My little donkey, if I hadn't shown up, your fate would have been sealed. Love has saved you. Is there anything else that could erase the innate fears of a donkey and send him to rescue you from certain death? No. That is the only one. With a call to arms, I, Ximen Donkey, charged down the ridge and headed straight for the wolf that was tailing my beloved. My hooves kicked up sand and dust as I raced down from my commanding position; no wolf, not even a tiger, could have avoided the spearhead aimed at it. It saw me too late to move out of the way, and I thudded into it, sending it head over heels. Then I turned around and said to my donkey, "Do not fear my dear, I am here!
Little Red-Cap At childhood's end, the houses petered out into playing fields, the factory, allotments kept, like mistresses, by kneeling married men, the silent railway line, the hermit's caravan, till you came at last to the edge of the woods. It was there that I first clapped eyes on the wolf. He stood in a clearing, reading his verse out loud in his wolfy drawl, a paperback in his hairy paw, red wine staining his bearded jaw. What big ears he had! What big eyes he had! What teeth! In the interval, I made quite sure he spotted me, sweet sixteen, never been, babe, waif, and bought me a drink, my first. You might ask why. Here's why. Poetry. The wolf, I knew, would lead me deep into the woods, away from home, to a dark tangled thorny place lit by the eyes of owls. I crawled in his wake, my stockings ripped to shreds, scraps of red from my blazer snagged on twig and branch, murder clues. I lost both shoes but got there, wolf's lair, better beware. Lesson one that night, breath of the wolf in my ear, was the love poem. I clung till dawn to his thrashing fur, for what little girl doesn't dearly love a wolf? Then I slid from between his heavy matted paws and went in search of a living bird - white dove - which flew, straight, from my hands to his hope mouth. One bite, dead. How nice, breakfast in bed, he said, licking his chops. As soon as he slept, I crept to the back of the lair, where a whole wall was crimson, gold, aglow with books. Words, words were truly alive on the tongue, in the head, warm, beating, frantic, winged; music and blood. But then I was young - and it took ten years in the woods to tell that a mushroom stoppers the mouth of a buried corpse, that birds are the uttered thought of trees, that a greying wolf howls the same old song at the moon, year in, year out, season after season, same rhyme, same reason. I took an axe to a willow to see how it wept. I took an axe to a salmon to see how it leapt. I took an axe to the wolf as he slept, one chop, scrotum to throat, and saw the glistening, virgin white of my grandmother's bones. I filled his old belly with stones. I stitched him up. Out of the forest I come with my flowers, singing, all alone.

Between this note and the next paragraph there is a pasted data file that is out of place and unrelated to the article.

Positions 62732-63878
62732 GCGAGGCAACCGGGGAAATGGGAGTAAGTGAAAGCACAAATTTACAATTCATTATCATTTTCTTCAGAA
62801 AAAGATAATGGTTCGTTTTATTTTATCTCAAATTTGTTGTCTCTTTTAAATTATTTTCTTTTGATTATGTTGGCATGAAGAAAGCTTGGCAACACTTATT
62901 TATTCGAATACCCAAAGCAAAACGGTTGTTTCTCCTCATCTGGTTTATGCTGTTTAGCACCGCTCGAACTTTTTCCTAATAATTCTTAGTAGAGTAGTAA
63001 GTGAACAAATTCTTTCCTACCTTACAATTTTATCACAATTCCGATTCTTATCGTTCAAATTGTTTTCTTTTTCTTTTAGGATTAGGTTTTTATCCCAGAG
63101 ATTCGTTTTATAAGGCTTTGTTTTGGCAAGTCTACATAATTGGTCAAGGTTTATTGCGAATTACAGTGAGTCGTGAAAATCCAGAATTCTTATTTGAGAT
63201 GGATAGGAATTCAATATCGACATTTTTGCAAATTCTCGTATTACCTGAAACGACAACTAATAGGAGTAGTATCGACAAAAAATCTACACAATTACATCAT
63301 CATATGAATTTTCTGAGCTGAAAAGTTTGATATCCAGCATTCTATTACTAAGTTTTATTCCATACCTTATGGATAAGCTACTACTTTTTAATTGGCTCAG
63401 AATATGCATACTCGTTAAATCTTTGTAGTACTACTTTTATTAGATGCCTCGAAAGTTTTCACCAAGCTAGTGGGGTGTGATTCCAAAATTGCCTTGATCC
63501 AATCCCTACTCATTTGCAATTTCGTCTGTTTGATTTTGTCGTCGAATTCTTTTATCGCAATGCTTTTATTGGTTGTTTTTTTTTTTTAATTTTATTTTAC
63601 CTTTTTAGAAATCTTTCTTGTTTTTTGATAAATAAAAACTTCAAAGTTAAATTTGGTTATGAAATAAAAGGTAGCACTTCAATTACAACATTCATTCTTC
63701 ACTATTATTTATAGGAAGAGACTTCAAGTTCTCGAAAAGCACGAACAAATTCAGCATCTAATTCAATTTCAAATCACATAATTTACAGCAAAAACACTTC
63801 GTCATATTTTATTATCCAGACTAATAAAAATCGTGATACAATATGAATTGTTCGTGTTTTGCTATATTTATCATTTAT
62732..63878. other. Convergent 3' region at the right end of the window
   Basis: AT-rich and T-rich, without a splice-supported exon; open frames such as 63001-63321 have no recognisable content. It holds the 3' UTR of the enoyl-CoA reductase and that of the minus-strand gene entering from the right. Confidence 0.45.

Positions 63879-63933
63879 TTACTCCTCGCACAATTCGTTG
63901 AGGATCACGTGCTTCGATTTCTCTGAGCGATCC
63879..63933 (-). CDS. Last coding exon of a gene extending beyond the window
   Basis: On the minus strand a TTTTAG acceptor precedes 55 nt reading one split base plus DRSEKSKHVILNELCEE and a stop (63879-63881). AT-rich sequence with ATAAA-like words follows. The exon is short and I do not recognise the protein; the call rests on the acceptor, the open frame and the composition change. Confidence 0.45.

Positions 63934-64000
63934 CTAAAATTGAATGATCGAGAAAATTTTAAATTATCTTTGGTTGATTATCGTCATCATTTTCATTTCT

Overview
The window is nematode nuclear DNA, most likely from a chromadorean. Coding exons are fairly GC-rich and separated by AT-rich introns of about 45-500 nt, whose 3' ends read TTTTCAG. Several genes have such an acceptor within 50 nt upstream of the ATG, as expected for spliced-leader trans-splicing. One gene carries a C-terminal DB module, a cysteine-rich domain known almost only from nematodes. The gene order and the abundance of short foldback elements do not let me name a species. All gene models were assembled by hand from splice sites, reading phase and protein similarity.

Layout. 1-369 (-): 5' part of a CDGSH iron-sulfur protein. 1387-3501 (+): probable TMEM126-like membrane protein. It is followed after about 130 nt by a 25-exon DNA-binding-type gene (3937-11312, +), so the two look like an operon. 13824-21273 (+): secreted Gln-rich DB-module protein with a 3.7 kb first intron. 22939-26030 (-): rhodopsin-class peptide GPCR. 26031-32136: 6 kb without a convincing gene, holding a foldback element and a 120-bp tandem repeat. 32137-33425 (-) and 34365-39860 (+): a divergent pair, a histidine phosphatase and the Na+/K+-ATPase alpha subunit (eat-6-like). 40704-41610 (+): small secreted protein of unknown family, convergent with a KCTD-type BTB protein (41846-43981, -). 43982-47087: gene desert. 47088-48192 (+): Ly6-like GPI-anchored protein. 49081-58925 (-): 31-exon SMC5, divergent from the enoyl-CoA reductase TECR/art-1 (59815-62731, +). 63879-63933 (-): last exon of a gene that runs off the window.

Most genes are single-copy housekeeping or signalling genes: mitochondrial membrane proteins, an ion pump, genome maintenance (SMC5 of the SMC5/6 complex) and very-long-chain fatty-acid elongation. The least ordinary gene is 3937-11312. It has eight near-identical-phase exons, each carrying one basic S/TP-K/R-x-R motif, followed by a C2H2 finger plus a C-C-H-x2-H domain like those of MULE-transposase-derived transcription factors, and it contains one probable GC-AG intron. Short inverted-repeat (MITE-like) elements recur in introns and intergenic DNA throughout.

Carol Ann Duffy
The Law of the Jungle NOW this is the Law of the Jungle - as old and as true as the sky; And the Wolf that shall keep it may prosper, but the Wolf that shall break it must die. As the creeper that girdles the tree-trunk the Law runneth forward and back - For the strength of the Pack is the Wolf, and the strength of the Wolf is the Pack. Wash daily from nose-tip to tail-tip; drink deeply, but never too deep; And remember the night is for hunting, and forget not the day is for sleep. The Jackal may follow the Tiger, but, Cub, when thy whiskers are grown, Remember the Wolf is a Hunter - go forth and get food of thine own. Keep peace withe Lords of the Jungle - the Tiger, the Panther, and Bear. And trouble not Hathi the Silent, and mock not the Boar in his lair. When Pack meets with Pack in the Jungle, and neither will go from the trail, Lie down till the leaders have spoken - it may be fair words shall prevail. When ye fight with a Wolf of the Pack, ye must fight him alone and afar, Lest others take part in the quarrel, and the Pack be diminished by war. The Lair of the Wolf is his refuge, and where he has made him his home, Not even the Head Wolf may enter, not even the Council may come. The Lair of the Wolf is his refuge, but where he has digged it too plain, The Council shall send him a message, and so he shall change it again. If ye kill before midnight, be silent, and wake not the woods with your bay, Lest ye frighten the deer from the crop, and your brothers go empty away. Ye may kill for yourselves, and your mates, and your cubs as they need, and ye can; But kill not for pleasure of killing, and seven times never kill Man! If ye plunder his Kill from a weaker, devour not all in thy pride; Pack-Right is the right of the meanest; so leave him the head and the hide. The Kill of the Pack is the meat of the Pack. Ye must eat where it lies; And no one may carry away of that meat to his lair, or he dies. The Kill of the Wolf is the meat of the Wolf. He may do what he will; But, till he has given permission, the Pack may not eat of that Kill. Cub-Right is the right of the Yearling. From all of his Pack he may claim Full-gorge when the killer has eaten; and none may refuse him the same. Lair-Right is the right of the Mother. From all of her year she may claim One haunch of each kill for her litter, and none may deny her the same. Cave-Right is the right of the Father - to hunt by himself for his own: He is freed of all calls to the Pack; he is judged by the Council alone. Because of his age and his cunning, because of his gripe and his paw, In all that the Law leaveth open, the word of your Head Wolf is Law. Now these are the Laws of the Jungle, and many and mighty are they; But the head and the hoof of the Law and the haunch and the hump is - Obey!